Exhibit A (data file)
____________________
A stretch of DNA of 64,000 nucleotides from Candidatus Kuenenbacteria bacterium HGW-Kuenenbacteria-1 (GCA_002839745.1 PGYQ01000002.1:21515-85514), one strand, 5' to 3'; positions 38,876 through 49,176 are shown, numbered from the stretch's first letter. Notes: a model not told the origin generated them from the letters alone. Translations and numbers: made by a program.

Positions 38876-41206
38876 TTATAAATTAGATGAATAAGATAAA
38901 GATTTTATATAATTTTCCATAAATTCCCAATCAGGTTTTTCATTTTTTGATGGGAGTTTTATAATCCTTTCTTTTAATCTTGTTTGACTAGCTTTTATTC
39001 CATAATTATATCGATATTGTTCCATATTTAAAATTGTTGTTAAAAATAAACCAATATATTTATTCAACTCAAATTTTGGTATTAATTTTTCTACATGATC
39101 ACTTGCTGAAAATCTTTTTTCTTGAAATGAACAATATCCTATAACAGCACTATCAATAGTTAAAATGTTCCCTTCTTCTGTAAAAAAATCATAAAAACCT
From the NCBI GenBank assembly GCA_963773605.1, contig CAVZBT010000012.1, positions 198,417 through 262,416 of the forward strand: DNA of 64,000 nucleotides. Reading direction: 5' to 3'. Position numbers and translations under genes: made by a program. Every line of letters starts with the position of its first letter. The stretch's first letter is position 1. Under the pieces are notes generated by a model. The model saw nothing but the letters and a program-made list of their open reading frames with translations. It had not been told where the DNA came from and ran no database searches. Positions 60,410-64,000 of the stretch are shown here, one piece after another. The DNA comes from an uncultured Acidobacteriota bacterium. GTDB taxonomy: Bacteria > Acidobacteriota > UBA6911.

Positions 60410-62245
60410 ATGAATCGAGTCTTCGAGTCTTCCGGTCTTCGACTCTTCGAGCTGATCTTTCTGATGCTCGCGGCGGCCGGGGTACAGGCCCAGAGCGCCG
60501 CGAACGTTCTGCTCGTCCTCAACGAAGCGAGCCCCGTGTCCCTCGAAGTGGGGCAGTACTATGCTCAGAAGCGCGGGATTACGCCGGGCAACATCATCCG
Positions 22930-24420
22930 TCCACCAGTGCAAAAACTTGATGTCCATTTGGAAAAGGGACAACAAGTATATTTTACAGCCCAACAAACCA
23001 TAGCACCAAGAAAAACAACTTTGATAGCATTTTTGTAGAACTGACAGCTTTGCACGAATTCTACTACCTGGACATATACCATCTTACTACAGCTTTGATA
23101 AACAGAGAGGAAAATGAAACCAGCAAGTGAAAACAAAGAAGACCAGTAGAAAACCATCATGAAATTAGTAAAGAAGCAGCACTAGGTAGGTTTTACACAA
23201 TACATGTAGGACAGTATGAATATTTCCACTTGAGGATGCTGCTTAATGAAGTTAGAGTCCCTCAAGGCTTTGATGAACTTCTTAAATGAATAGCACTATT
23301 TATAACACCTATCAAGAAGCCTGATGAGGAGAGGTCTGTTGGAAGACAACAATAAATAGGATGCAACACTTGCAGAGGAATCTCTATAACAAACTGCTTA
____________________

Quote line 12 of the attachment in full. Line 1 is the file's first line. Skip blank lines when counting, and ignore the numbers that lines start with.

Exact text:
22930 TCCACCAGTGCAAAAACTTGATGTCCATTTGGAAAAGGGACAACAAGTATATTTTACAGCCCAACAAACCA